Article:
This can take precious time that is very valuable in moments of life and death – meaning your chosen agent would not be able to act in your name in a time-sensitive manner.

Furthermore, if you don’t trust someone not to abuse their power while you’re fully capable of rescinding their authority as an agent, why grant them the ability to act only when incapacitated?

General Power of Attorney

To summarize, a durable power of attorney works during incapacity. A limited power of attorney has limits based on provisions. Contrasting this, a general power of attorney is a standard document giving a person the right to act in your name for a period without the provision for incapacity.

Financial vs. Medical

You can specify a power of attorney to do anything and everything you can do with your authority. Still, many powers of attorney are split between medical and financial decision-making.

A medical power of attorney allows an agent to say yes or no to what your doctor proposes while incapacitated. A financial power of attorney manages an incapacitated person’s estate – their bills, payroll, and other financial obligations.

Both are important. Both give an agent crucial power. And the same person or two completely separate agents can perform both.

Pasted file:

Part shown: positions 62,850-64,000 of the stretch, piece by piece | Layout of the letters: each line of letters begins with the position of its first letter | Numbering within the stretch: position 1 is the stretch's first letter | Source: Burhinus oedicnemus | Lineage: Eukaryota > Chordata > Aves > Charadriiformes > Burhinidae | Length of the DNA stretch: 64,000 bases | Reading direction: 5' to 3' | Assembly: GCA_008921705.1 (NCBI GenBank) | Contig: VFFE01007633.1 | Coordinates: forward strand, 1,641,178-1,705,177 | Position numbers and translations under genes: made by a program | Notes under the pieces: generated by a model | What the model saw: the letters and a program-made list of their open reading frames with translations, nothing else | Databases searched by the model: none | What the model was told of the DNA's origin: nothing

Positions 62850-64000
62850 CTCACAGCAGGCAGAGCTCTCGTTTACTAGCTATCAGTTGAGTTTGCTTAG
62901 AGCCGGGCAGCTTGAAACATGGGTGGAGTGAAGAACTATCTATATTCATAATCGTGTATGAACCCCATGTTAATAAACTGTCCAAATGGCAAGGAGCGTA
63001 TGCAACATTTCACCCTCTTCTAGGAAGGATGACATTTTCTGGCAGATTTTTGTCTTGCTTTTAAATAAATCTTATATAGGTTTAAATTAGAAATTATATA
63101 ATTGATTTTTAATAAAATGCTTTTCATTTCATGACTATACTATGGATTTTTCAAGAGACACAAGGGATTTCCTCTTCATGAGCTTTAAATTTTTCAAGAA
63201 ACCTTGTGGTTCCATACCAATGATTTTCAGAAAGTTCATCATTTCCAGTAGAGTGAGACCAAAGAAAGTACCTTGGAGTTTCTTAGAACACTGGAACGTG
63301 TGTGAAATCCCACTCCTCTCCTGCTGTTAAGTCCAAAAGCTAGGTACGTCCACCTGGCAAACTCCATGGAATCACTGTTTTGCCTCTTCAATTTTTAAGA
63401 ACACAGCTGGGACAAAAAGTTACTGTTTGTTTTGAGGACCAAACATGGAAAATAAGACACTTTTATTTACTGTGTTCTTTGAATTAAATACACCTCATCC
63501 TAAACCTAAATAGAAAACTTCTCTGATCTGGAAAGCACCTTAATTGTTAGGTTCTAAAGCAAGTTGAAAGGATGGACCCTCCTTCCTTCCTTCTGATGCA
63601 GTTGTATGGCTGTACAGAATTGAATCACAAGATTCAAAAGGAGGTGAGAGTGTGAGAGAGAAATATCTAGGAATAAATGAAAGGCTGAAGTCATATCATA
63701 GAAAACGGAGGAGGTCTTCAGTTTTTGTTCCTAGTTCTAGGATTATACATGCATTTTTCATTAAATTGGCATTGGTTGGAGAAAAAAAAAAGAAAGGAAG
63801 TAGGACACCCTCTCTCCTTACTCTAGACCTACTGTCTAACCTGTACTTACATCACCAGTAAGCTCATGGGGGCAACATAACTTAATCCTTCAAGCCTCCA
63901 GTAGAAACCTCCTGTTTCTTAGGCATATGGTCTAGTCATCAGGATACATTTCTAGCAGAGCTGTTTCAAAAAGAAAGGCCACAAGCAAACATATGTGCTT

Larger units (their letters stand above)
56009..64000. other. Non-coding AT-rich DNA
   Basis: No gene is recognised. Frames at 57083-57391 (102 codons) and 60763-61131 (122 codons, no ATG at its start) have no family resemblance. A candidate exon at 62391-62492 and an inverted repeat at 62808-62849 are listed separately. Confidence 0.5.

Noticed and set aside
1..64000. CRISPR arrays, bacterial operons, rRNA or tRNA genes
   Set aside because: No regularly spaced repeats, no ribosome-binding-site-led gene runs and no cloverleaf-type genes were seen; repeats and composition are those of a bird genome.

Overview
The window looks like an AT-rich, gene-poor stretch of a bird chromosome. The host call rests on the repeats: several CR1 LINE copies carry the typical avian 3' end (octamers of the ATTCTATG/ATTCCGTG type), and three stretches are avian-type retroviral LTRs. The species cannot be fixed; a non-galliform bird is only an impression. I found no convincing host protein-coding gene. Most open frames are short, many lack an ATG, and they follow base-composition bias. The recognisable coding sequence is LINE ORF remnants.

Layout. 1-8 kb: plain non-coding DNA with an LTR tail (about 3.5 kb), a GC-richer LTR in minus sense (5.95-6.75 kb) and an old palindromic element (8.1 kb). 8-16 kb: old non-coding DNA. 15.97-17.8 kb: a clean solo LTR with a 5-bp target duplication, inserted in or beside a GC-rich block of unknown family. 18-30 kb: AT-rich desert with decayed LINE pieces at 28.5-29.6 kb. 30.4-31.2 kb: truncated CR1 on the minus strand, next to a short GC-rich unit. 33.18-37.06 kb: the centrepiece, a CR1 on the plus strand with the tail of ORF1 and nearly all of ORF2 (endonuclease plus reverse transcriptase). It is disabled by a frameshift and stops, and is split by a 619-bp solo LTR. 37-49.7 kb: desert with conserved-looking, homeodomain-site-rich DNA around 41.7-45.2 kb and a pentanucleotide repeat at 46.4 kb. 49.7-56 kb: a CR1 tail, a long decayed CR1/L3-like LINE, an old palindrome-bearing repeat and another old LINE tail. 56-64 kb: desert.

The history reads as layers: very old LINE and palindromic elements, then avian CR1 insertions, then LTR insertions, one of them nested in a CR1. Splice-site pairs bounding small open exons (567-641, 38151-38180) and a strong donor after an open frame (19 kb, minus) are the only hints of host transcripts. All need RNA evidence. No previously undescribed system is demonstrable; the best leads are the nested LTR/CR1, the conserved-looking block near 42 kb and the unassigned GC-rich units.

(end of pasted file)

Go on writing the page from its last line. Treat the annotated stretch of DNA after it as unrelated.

Power of Attorney vs. Living Will

A power of attorney grants an agent limited or general authority to act as someone else. A living will, however, is a document that specifies a person’s medical wishes in no uncertain terms.

Living wills are especially relevant for people with progressive or chronic health issues, who are acutely aware of what decisions they might need to make for the future.

In California, an advance health care directive effectively combines the two. This means a healthcare power of attorney will authorize an agent of your choice to make crucial decisions in the event of your incapacity. At the same time, a detailed living will document allows you to guide both the agent and your doctors regarding your specific wishes, especially regarding specific procedures, issues, or concerns.

Do I Need a Power of Attorney?

A power of attorney is neither very complicated nor costly to draft and notarize. What ultimately makes or breaks the usefulness of a power of attorney is whether or not you know anyone you would trust to act competently as your agent.